Felix Stiessen's and Valerie Roche's Apollo 11 Saturn V model will be reviewed by Lego for possible production. More A fan-designed scale model of NASA's historic Saturn V rocket has landed on Lego's launch pad and is now waiting an official "go/no-go" call as to whether it will lift off as a commercial set. The 3-foot-tall (1 m) version of the iconic Apollo 11 booster climbed to its qualifying 10,000th vote on Friday (Nov. 20) on the Lego Ideas website. The rocket, designed by Felix Stiessen and Valerie Roche, will now be considered by the Danish toymaker for possible production when it convenes its next review in January. "The Eagle has landed!" exclaimed Stiessen, in an update posted on Lego Ideas. "After more than a year our rocket finally completed its mission." [Lego Bricks and Spaceflight: A Photo Gallery] Stiessen, who built his first Lego Saturn V when he was just seven years old (a creation he described as "a 1 meter high pillar out of colorful bricks"), collaborated with Roche to design the latest version for Lego Ideas, which is made out of more than 2,300 pieces, including its custom stand. The model features stages that can be separated, detailed rocket engines and internal fuel tanks, and both the Apollo command and lunar modules that astronauts used to fly to the moon's surface and return safely to the Earth. "Although bigger projects seem to have less chances to pass [Lego's] review we are optimistic and hope to be the creators of the first big Lego Ideas set," the pair wrote. NASA launched 13 Saturn V boosters between 1967 and 1973, including nine that flew crews to the moon and one that deployed the United States' first space station, Skylab. The towering rocket stood 363 feet tall (110 m). It remains today the tallest, heaviest and most powerful rocket ever launched. Apollo 11's Saturn V, on which Stiessen and Roche based their model, lifted off on July 16, 1969 with astronauts Neil Armstrong, Buzz Aldrin and Michael Collins on board. The two designers first proposed their 1:110 scale Saturn V in commemoration of the 45th anniversary of the mission in 2014, and had recruited a third of the required votes by the next year. [Watch: Lego's New Spaceport Set Is Full of Awesome] To celebrate reaching 10,000 votes, Stiessen and Roche have released the building instructions for a "nano" version of the Saturn V, which stands just 10 inches (26 cm) tall. Designed using just 336 toy bricks (all available today from Lego), the small Saturn also features the rocket's crawler transporter, mobile platform and launch tower, too. "It's just a thank you to all supporters," explained Stiessen and Roche in an introduction to the instructions. "Take it as an early present and feel free to build your own version!" The Saturn V is the fifth space exploration-themed project to receive a review on Lego Ideas since the website was founded in 2008. Fan-created models of the Hubble Space Telescope and the International Space Station were turned down, but Lego sold kits based on Daisuke Okubo's toy version of Japan's Hayabusa asteroid sampling probe and Stephen Pakbaz's replica of NASA's Curiosity Mars Rover in 2012 and 2014, respectively. Presently, there are three other space-themed sets in the top 100 projects on Lego Ideas. A model of the Apollo 11 spacecraft has 2,700 supporters, a miniature of the Lunar Roving Vehicle has more than 1,600 votes, and an Apollo 17 playset created by Roche, Stiessen and Gabriel Russo, who designed the rejected Hubble telescope, has just over 1,420 backers. Lego previously sold one model of the Saturn V, although it was smaller and less detailed than the one proposed by Stiessen and Roche. In 2003, as part of a series of kits co-branded with the Discovery Channel, Lego released the "Saturn V Moon Mission," a 178-brick set that included the rocket, a lunar lander, Apollo command module and moon rover. Follow collectSPACE.com on Facebook and on Twitter at @collectSPACE. Copyright 2015 collectSPACE.com. All rights reserved. Copyright 2015 SPACE.com, a Purch company. All rights reserved. This material may not be published, broadcast, rewritten or redistributed.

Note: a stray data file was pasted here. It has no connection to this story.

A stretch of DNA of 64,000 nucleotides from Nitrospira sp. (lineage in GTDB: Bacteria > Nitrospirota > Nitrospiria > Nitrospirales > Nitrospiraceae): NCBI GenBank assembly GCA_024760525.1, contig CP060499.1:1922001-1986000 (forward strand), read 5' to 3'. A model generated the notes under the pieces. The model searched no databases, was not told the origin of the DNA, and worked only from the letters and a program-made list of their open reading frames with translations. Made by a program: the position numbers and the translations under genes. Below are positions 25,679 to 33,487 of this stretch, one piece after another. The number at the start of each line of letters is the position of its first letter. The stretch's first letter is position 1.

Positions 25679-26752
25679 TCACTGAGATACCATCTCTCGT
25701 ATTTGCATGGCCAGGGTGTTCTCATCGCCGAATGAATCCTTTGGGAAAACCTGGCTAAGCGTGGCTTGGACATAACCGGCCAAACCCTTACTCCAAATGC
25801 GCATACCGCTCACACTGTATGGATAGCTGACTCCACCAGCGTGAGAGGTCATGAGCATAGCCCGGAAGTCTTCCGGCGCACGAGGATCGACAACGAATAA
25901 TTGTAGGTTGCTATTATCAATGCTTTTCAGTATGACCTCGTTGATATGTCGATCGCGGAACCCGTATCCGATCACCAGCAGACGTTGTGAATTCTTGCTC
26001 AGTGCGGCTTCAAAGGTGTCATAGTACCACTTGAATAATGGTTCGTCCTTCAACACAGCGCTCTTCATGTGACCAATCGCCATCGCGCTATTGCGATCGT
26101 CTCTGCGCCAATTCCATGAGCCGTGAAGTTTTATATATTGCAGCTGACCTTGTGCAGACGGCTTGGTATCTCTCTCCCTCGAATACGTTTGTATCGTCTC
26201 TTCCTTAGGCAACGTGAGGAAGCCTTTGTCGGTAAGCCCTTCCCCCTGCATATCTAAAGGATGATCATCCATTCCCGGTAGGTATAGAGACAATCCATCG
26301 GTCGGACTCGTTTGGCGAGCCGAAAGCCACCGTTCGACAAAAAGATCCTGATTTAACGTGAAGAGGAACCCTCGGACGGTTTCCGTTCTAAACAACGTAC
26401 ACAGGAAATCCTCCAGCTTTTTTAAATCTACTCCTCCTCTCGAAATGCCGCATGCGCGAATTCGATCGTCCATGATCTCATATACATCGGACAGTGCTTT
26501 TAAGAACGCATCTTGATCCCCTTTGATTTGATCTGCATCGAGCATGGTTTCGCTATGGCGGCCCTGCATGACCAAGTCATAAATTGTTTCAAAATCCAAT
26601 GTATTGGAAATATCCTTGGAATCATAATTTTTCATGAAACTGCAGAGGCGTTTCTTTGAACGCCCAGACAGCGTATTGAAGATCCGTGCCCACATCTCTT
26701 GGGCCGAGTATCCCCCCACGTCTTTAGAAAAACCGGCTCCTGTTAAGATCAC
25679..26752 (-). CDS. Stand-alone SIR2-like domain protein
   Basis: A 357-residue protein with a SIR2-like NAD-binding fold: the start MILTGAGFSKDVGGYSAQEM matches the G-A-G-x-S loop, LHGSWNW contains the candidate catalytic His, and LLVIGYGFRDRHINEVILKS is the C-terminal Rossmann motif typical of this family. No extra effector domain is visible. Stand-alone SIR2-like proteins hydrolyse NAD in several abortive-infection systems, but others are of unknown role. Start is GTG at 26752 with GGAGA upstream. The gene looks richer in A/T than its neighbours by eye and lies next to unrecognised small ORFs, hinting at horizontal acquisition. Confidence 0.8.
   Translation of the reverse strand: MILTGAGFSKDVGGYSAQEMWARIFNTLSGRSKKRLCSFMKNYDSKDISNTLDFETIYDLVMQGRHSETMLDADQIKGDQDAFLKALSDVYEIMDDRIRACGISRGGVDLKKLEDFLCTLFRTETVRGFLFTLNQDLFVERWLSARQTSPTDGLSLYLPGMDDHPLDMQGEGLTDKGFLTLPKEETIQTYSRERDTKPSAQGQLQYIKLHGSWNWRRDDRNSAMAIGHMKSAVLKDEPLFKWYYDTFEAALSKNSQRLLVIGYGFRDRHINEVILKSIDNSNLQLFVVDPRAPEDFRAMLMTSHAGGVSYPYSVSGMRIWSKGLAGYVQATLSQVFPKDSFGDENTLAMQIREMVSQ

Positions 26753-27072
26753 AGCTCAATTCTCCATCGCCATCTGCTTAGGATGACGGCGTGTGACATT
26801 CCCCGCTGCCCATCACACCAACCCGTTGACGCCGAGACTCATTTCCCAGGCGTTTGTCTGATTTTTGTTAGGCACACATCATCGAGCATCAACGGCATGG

Umezu S.,Okubo | Tanabe N.,Kitakaname | Hashimoto H.,Kitakaname
Key Engineering Materials | Year: 2015

Research on Micro air vehicle (MAV) has been carried out by many researchers to gather information in environmental monitoring, security and so on. When the earthquake, fire, smoke take place, it is difficult for human beings to investigate the detail because of dangerous condition. However, MAV has possibility to investigate the detail because MAV can fly freely around. Recently, dragonfly is highly focused by many researchers because dragonfly has high flight performances those are high efficiency flight, unintended acceleration, rapid turn and hovering. In general, these characteristics have root that wing is corrugation shape. We focus on microstructures on wing and its aerodynamic characteristics because there are many unique microstructures. We focused on micro spikes on dragonfly wing. Over three thousands of spikes exist on two sides of wing. The length and shape of spikes are 10 to 100 micron meters and oblique circular cone. It is important to clear the aerodynamic effect of the oblique circular cone. Artificial wing was fabricated by following processes. We fabricated micro spikes utilizing electro polishing. Fabricated micro spikes were set on plate utilizing micro spot bonding. We investigated the flow around the artificial wing and found that the flow around wing was controlled by micro spikes on wing. In this paper, we focused on comb shape of leading edge of wing. Comb shape is fabricated utilizing micro-EDM. We investigate flow characteristics of comb shape. © (2015) Trans Tech Publications. Source


News Article | April 28, 2016
Site: http://www.biosciencetechnology.com/rss-feeds/all/rss.xml/all

Hawaii officials say they have reached a milestone in controlling the state's dengue fever outbreak now that 30 days have passed since the last known infected person was contagious. "As we celebrate this milestone today, I think it's critical that everyone understand this is not the end," said Virginia Pressler, director of the state Department of Health. Hawaii welcomes 200,000 visitors per day, and the state's residents travel to places where dengue fever and the Zika virus - spread by the same mosquitoes - are endemic, Pressler said in a news conference Wednesday. "This is just the beginning of a new phase where we need to be prepared every day for a new mosquito-borne disease outbreak," she said. Hawaii Tourism Authority CEO George Szigeti said the timing of the announcement before the state's peak tourism season was ideal. "We are open for business," Szigeti said. "Travelers can book Hawaii with confidence and without hesitation." But some health officials are concerned about having adequate resources to combat potential future outbreaks of dengue fever or the Zika virus because lawmakers are approving less money to rebuild the state's mosquito-fighting team than Gov. David Ige requested. The state's mosquito-control staff was cut during the economic downturn, from 56 employees in 2009 to 25 positions in 2016. Ige had requested money to hire 33 new people, but state budget negotiators last week approved enough for only 20 new hires. "The department's a little concerned about having enough resources to be able to respond to the continuing threats," said Janice Okubo, spokeswoman for the Department of Health. State and county crews are continuing mosquito surveillance and cleanups. They recently worked with a Big Island property owner to remove more than 1,000 tires, which can be breeding grounds for mosquitoes, said Darryl Oliveira, administrator of the Hawaii County Civil Defense Agency. "We're always vulnerable to these types of threats, and although we're seeing a decline in the number of cases ... by no means are we out of the clear," Oliveira said. Hawaii has been in a state of emergency to fight mosquito-borne illnesses since February. Ige said the dengue outbreak helped the state prepare for future health emergencies. There have been 263 confirmed dengue fever cases in Hawaii since September.

Discover hidden collaborations